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Lord Greenway: My name, as well as that of the noble Lord, Lord Lucas, is attached to Amendment No. 24. First, I apologise to the Minister and to the Committee for the fact that I was unavoidably elsewhere last Thursday. I thank my noble friend Lord Errol for speaking to some of the amendments tabled in my name. In relation to one of them, Amendment No. 5, the Minister gave me some Christmas comfort, for which I am most grateful.

On the first day in Committee, the noble Lord, Lord Lucas, referred to a letter he received from the Minister following Second Reading and said that he was not minded to move Amendment No. 24. I had not seen that letter but I am happy to say that, since proceedings started this afternoon, I have got hold of a copy and I take note of what the Minister said. She refers to Tomlinson and says that it is important that a proper balance is struck between an individual's rights and responsibilities and that, to reflect that, the law already enables the courts to take into account the claimant's behaviour and the extent to which his or her own negligence may have contributed to any injuries suffered.

Although I do not practice it any more, my sport was ocean racing. Theoretically, the yachts on which I sailed were dry, in that we did not carry alcohol on board. However, one or two crew members used to smuggle the odd bottle of sherry aboard and we used to mix it with Bovril to create a delightful drink called shovril which, in these hallowed surroundings probably sounds perfectly horrible, but it went down
 
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a treat on a cold, wet night in the middle of the English Channel. Young men who sail live hard and play hard. There is always a risk of abuse of alcohol or drugs. Things move on and habits change, although I think it would be impossible to snort cocaine on the weather rail of a yacht in the middle of the English Channel.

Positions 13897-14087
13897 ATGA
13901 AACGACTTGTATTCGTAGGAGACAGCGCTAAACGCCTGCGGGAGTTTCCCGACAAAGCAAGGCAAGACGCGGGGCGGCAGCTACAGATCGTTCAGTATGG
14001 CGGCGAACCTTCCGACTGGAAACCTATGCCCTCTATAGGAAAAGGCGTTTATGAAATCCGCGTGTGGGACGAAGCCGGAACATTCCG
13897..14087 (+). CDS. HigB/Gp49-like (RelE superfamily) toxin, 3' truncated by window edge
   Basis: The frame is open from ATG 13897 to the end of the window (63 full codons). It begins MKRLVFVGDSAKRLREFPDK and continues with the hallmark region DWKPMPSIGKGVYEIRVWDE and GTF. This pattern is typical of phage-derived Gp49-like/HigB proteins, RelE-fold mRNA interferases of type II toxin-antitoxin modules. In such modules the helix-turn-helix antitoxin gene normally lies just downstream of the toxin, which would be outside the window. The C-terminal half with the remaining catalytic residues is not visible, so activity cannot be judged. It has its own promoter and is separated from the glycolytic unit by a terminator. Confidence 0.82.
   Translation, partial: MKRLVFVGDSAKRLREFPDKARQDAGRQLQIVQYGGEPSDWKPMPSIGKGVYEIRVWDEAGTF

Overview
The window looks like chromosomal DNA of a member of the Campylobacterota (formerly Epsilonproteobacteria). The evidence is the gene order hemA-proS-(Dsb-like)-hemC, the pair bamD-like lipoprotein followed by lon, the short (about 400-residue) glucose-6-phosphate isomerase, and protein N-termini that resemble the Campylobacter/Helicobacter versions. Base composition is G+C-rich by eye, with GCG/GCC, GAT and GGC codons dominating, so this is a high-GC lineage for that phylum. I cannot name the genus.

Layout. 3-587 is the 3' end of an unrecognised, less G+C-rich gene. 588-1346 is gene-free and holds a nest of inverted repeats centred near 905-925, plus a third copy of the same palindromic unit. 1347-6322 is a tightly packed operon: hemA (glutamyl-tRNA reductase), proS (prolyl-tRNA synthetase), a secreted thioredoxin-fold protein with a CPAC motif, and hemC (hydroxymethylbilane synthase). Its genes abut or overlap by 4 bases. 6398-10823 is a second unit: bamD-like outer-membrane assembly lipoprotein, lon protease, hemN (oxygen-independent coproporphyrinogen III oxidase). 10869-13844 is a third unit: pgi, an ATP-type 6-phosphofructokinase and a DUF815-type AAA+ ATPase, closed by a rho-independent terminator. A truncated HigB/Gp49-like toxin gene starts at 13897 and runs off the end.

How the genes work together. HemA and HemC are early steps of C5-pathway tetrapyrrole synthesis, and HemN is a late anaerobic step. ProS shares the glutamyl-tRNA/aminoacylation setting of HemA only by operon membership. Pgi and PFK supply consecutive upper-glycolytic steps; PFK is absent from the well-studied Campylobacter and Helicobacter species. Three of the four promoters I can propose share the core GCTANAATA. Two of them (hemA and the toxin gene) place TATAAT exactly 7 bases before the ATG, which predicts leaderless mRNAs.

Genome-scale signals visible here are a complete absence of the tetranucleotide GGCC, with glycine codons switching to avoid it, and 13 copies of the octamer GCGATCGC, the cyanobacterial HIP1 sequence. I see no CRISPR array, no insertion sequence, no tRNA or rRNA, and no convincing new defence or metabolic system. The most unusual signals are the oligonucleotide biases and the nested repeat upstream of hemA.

I have some sympathy with what the noble Lord, Lord Hunt, is on about here. However, I hope that the Minister will confirm that our fears are unnecessary, certainly in view of the letter that I read earlier.

Baroness Ashton of Upholland: It is a delight to see the noble Lord, Lord Greenway, joining us. The noble Earl moved his amendments with great aplomb and extracted from the Government what we were able to do. I look forward to discussing some of those issues in greater detail with the noble Lord, Lord Greenway.

I want to deal with the question about general guidance that the noble Lord, Lord Lucas, asked me directly. The noble Lord will probably know that judges get guidance on civil law, including the law of negligence, from the Judicial Studies Board. I am not aware of specific guidance on contributory negligence, but I will find out and let the noble Lord and the Committee know. It is not something that I know at this point.

I want to make sure that the noble Lord, Lord Hunt, does not think that I have studied the New South Wales documentation, because I have not looked at it to the degree that the word "study" means to me.